SYLVESTER: At the peak of the housing crisis, the president announced his mortgage rescue plan. Banks and the government, it was promised, would work together to help families facing foreclosure renegotiate their payments and stay in their homes. Well, now five months later, a CNN investigation finds frustrated applicants searching for answers. Jessica Yellin reports.


JESSICA YELLIN, CNN CONGRESSIONAL CORRESPONDENT (voice-over): Mark and Angela Kollar (ph) think they still have one shot left at holding on to their home.

UNIDENTIFIED MALE: You and I will be discussing making home affordable plan.

YELLIN: The president unveiled the making home affordable program in March to rescue four million Americans drowning in mortgage debt. A CNN investigation found the program is not always living up to its promise.

UNIDENTIFIED FEMALE: I don't wish this on anybody and I know we're not the only ones.

YELLIN: Here's how it's supposed to work. In return for taking all those bailout billions, the banks agreed to give a little back, qualifying homeowners would see their mortgages slashed to 31 percent of their monthly income. But that's not what the bank offered the Kollars (ph).

MARK KOLLAR, HOMEOWNER: You're holding my fee to the -- who is your supervisor there today?

YELLIN: The couple makes $3,000 a month so their new making home affordable loan should be 31 percent of that, about $1,000 a month. The offer they got, $2,892, about 98 percent of their income.

UNIDENTIFIED MALE: Now I feel like you know we've been -- what's the proper word, screwed?

YELLIN: They're not alone.

(on camera): Speaking to housing counselors, consumer advocates, and homeowners, we found endless complaints of banks rejecting, apparently, eligible homeowners or pressuring them into loans they can't afford. But by far, the most common complaint is that lenders keep giving homeowners the runaround, dropping calls, losing paperwork, all while the foreclosure clock keeps ticking.

(voice-over): The mortgage industry's top lobbyist says these are the growing pains of a massive program. Lenders are still hiring staff to handle all the applications. And, he believes, most complaints are from people who aren't eligible for the plan. Overall, he says it's a success.

JOHN COURSON, MORTGAGE BANKERS ASSN. CEO: This is a program where the interest to the homeowner and the interest of the lender are aligned because everybody wants to avoid that foreclosure and keep that loan on the books and the borrower in the home.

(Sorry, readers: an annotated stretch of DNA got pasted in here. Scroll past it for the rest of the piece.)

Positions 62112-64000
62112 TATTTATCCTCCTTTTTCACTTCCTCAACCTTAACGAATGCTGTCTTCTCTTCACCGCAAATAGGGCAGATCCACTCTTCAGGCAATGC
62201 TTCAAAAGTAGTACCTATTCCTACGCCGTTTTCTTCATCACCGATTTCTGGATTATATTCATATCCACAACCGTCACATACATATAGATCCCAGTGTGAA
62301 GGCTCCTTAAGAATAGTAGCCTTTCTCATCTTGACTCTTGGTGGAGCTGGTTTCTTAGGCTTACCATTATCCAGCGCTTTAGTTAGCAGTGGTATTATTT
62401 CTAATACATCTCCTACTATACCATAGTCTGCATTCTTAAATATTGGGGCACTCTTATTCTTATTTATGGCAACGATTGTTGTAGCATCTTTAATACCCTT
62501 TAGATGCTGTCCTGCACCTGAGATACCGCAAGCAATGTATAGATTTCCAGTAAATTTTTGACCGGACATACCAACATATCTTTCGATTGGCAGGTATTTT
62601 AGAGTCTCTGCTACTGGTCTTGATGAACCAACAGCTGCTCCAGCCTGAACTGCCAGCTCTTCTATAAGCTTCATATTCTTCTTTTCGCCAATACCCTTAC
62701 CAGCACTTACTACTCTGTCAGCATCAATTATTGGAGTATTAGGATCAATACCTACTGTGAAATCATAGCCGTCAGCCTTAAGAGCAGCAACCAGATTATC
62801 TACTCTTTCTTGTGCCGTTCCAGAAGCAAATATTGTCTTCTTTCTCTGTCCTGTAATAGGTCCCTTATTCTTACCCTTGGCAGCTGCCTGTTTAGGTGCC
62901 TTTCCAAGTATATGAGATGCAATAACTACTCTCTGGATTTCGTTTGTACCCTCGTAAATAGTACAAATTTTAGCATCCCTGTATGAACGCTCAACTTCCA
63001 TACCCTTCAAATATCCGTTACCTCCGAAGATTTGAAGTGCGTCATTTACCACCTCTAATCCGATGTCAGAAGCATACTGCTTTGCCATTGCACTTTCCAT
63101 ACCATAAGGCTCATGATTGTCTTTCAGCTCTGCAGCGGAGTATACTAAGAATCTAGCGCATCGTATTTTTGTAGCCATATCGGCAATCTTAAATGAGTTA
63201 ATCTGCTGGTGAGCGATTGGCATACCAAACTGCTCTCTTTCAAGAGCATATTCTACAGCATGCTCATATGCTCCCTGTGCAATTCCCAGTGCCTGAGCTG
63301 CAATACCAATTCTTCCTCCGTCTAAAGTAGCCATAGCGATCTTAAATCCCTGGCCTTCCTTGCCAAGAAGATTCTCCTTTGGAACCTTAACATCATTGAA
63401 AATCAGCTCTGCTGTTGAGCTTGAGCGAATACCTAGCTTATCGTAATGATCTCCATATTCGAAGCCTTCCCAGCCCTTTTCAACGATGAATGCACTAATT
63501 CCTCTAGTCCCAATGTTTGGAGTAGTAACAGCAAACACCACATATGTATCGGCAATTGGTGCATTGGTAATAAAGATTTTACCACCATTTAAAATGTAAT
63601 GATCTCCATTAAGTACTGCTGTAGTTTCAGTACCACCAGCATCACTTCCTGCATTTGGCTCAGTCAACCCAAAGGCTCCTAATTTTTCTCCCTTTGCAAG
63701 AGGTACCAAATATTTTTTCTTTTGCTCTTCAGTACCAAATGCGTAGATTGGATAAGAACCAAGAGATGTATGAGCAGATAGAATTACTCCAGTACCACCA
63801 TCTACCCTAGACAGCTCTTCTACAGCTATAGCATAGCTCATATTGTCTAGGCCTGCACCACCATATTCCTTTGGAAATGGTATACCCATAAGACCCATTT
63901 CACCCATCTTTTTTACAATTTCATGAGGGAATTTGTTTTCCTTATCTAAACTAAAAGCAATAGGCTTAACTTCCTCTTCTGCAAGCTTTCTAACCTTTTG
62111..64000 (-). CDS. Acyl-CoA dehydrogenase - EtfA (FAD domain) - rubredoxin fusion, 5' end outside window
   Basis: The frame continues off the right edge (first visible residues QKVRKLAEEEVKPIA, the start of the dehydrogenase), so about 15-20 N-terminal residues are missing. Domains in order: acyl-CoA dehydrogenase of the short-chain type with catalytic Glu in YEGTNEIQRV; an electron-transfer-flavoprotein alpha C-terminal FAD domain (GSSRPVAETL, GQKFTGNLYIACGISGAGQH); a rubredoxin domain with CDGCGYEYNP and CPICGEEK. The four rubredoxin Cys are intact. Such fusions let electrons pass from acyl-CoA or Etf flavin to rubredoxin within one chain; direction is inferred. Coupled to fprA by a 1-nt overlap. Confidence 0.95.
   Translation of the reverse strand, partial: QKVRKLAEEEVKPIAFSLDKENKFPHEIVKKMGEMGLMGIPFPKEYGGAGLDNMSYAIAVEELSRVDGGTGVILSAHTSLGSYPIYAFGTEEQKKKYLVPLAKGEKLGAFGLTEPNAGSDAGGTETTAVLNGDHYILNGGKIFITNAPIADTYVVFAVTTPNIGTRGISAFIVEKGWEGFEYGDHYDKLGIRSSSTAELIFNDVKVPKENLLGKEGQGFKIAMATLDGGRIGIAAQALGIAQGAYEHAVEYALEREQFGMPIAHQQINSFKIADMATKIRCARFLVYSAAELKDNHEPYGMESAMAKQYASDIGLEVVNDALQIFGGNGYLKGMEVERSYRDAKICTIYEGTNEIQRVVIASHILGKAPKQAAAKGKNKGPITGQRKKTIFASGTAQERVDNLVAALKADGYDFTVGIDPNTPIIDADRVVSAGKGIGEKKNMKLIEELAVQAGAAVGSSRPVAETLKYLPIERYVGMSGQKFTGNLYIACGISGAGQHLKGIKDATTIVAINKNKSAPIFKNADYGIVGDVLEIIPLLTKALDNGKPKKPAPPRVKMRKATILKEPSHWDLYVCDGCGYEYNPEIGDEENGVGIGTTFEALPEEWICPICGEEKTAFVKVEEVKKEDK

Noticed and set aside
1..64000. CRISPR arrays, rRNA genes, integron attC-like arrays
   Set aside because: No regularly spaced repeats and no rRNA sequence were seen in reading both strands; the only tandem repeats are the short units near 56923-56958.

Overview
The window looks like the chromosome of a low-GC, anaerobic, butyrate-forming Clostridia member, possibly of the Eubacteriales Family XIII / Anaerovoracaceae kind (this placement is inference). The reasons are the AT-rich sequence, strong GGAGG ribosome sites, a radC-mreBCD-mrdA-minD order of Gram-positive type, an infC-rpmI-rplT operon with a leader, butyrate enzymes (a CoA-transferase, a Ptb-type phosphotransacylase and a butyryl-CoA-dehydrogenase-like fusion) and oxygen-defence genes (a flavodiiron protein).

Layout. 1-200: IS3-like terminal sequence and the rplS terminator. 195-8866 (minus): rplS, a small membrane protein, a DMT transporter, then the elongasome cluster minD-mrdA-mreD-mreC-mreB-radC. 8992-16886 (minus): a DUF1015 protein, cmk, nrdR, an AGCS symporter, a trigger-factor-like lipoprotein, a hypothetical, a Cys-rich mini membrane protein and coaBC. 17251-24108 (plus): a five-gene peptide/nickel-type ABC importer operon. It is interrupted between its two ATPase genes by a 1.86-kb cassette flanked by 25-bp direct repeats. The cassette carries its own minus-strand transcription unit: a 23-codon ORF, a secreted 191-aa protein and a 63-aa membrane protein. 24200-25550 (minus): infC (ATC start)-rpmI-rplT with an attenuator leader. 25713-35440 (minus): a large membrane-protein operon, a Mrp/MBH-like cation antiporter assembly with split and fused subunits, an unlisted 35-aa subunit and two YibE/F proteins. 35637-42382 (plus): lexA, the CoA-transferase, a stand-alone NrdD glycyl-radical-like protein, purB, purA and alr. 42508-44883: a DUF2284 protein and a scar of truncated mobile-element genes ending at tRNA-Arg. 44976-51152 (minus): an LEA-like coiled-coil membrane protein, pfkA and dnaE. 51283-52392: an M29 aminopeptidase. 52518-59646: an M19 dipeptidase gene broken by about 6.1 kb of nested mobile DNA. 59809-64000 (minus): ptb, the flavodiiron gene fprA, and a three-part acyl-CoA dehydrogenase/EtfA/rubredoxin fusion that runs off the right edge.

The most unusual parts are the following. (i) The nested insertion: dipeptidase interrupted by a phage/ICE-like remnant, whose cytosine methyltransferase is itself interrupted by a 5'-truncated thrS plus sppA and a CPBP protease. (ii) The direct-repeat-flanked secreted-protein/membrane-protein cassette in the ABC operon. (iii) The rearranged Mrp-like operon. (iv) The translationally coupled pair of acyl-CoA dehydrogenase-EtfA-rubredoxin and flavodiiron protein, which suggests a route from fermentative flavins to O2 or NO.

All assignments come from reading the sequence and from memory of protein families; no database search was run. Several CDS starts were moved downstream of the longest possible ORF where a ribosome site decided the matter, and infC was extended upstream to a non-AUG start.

YELLIN: And how well is the program working?

CURSON: The program is working very well.

YELLIN: But even Treasury Secretary Timothy Geithner who oversees the program, has demanded lenders do better. The latest numbers, 230,000, or fewer than six percent of eligible homeowners have new loans through the program. Some banks like JPMorgan Chase have enrolled 20 percent of their eligible customers; Citibank, 15 percent.

But two of the banks that got some of the biggest bailouts have some of the lowest enrollment rates: Wells Fargo, six percent; Bank of America, four percent. Both Bank of America and Wells Fargo tell CNN those numbers are misleading. They have many more offers in the pipeline and they have increased staffing.

Bank of America says it's much bigger than other banks than it has more applicants to process. Wells Fargo points out it has financed many hundreds of thousands of loans outside the program.

(on camera): Some consumer advocates worry that there's not enough bank oversight. The Treasury Department says it is watching the banks. Officials visit lenders and review records, there's even a help line, which brings us back to the Kollars. When they called, the representative to them, we can't strong arm the bank for you and told them to talk to a housing counselor which they'd already been doing for months.

ANGIE MORESCHI, CONSUMERWARNINGNETWORK.COM: It comes down to money. And it does not appear to be in the banks' financial interest in the long run to actually do this loan modifications and that's the sad reality that we are dealing with.


YELLIN: Now Lisa, banks say -- look, they're doing the best they can. As for the Kollars, a spokesperson for Bank of America says the bank based it's offer on information from a government approved housing counselor and they say now they're going to offer the Kollars a temporary payment for the next few months. They will monitor Mark Kollars' earnings to decide if he should really get a permanent new loan under the Obama administration's program -- Lisa.

SYLVESTER: Talk about a run-around, Jessica. I mean, that is something else. So Jessica what can other homeowners do?

YELLIN: You know, they can write their stories in to CNN at our iReport's page. The Treasury Department says they should call a number. That is 1-888-995-hope; 888-995-hope and demand that they're allowed to leave a complaint there to be passed on to officials. It's the best they have right now.

SYLVESTER: Ok and I know people are grabbing their pens right now, so repeat that number 888-995-hope.


SYLVESTER: All right thank you very much, Jessica, for that report.

And now for our continuing series, "Dobbs & Jobs." Now the H2a visa program which brings foreign agricultural workers into the country is seeing a drop in applications for work in Colorado. It's the result of a changing economy and a changing workforce.